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Albert MA, Antman EM. Preoperative Evaluation for Cardiac Surgery.
In: Cohn LH, Edmunds LH Jr, eds. Cardiac Surgery in the Adult. New York: McGraw-Hill, 2003:235248.

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Chapter 8

Preoperative Evaluation for Cardiac Surgery

Michelle A. Albert/ Elliott M. Antman

????Heparin-induced Thrombocytopenia
????Hypercoaguable Disorders
????Multiple Anticoagulants in the Setting of Failed Percutaneous Intervention
????Atrial Fibrillation
????Renal Disease
????Ventricular Dysfunction
????Pulmonary Disease
????Nutrition and BMI
????Carotid Artery Disease
????Bradyarrhythmias and Atrioventricular and Intraventricular Block

Cardiac surgery, including coronary artery bypass grafting and surgery for valvular disease, represents one of the most common classes of surgical procedures performed worldwide. Advances in the percutaneous management of coronary artery disease as well as in cardiac surgical techniques have led to improved outcomes with consequent longer life expectancy for patients. Developments relating to antiplatelet drug therapy, rapamycin-coated stents to minimize restenosis risk, and advanced catheter-guided techniques allow more patients to be treated via percutaneous means, thereby channeling older and sicker patients to coronary bypass grafting surgery.16 Greater numbers of patients with depressed left ventricular function, multiple comorbidities, failed interventional procedures, and prior revascularization operations are now referred for cardiac surgery.79 As a result, preoperative risk assessment is even more critical to ensure the safe performance of cardiac surgical procedures and the achievement of low mortality rates. Furthermore, advances in cardiac surgery utilizing novel approaches such as robotically assisted surgery, off-pump coronary artery bypass graft (CABG) procedures, and minimally invasive valve surgery with robotics extend the operative options for patients.812 Along with the implementation of proper quality surveillance mechanisms, these improvements translate into an improved risk-adjusted mortality for CABG of less than 2% for the general population and 3% to 4% for the Medicare population.1315 This chapter reviews the information essential to the cardiologist and surgeon in the evaluation and management of patients prior to cardiac surgery.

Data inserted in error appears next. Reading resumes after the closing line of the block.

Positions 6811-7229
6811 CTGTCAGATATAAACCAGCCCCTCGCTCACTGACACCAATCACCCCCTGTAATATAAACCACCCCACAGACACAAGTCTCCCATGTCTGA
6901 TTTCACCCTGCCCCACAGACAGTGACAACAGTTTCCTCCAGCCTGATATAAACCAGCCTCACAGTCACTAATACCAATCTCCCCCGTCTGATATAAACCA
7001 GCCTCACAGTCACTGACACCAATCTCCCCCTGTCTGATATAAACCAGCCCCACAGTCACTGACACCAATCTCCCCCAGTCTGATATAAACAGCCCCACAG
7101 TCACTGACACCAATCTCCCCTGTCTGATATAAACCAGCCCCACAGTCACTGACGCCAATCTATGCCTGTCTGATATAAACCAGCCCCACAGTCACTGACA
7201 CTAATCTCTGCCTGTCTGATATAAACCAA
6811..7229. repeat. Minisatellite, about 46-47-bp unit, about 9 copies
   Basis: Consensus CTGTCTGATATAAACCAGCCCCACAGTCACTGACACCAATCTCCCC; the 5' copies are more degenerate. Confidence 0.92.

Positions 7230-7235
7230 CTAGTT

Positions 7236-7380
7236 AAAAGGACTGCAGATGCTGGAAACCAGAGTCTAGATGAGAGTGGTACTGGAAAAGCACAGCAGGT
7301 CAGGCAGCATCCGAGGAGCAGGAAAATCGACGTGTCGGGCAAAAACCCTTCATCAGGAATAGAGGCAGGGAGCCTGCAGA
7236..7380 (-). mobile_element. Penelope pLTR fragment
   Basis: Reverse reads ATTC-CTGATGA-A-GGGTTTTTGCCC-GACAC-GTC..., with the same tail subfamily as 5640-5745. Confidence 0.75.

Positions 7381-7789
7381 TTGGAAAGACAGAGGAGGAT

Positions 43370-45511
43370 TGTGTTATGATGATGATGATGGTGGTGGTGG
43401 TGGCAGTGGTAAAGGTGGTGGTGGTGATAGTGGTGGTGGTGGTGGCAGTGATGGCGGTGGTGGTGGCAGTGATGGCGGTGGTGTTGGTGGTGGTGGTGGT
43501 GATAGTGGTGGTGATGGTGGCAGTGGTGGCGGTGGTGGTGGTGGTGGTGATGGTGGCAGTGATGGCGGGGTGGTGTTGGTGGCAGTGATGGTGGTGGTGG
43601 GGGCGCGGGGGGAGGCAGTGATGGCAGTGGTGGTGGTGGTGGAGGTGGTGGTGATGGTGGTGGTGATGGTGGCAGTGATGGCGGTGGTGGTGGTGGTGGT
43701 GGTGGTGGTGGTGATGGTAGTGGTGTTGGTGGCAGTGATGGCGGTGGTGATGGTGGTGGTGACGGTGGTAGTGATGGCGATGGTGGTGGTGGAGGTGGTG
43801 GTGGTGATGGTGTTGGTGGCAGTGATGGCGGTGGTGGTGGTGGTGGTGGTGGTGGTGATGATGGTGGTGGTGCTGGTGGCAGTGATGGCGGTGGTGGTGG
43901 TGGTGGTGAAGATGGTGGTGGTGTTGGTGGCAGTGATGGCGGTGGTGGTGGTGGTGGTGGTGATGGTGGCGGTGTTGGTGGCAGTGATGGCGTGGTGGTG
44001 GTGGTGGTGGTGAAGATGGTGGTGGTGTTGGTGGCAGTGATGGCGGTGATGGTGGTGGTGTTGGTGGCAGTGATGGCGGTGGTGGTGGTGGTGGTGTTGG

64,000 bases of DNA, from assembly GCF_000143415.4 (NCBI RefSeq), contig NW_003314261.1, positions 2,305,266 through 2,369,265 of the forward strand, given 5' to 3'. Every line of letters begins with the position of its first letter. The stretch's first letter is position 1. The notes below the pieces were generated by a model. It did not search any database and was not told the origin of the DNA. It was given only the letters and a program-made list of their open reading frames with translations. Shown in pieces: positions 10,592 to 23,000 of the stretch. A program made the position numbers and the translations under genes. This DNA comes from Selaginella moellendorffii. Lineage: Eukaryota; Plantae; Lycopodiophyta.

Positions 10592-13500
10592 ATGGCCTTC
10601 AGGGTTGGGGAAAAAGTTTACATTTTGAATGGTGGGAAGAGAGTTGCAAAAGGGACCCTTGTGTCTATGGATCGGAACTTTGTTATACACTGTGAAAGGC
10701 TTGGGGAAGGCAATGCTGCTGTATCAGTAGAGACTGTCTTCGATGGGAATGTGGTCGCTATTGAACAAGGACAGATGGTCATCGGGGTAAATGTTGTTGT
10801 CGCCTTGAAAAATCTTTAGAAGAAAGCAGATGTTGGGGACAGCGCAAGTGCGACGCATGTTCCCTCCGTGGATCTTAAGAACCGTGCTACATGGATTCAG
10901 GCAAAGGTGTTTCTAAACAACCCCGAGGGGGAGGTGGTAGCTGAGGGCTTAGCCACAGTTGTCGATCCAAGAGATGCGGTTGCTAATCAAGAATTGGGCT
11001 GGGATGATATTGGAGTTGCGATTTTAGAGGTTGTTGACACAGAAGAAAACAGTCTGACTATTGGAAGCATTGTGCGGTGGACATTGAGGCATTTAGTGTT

The preoperative physical examination is a critical aspect of a patient's evaluation for CABG since the findings can greatly influence perioperative management. During the physical examination, particular attention should be paid to the patient's risk for endocarditis, the presence of aortic insufficiency, the presence of vascular disease, and the neurologic status. Examination of the head, eyes, ears, throat, and teeth for infection is helpful in the assessment of an individual's risk of endocarditis in valvular surgery. Inspection of the patient's skin is helpful in detecting and preventing infection (e.g., the presence of tinea pedis on the lower extremities increases the risk of lower extremity cellulitis). Identifying the presence of an aortic regurgitation murmur is important because regurgitation can worsen during cardiopulmonary bypass and acute left ventricular distention may develop.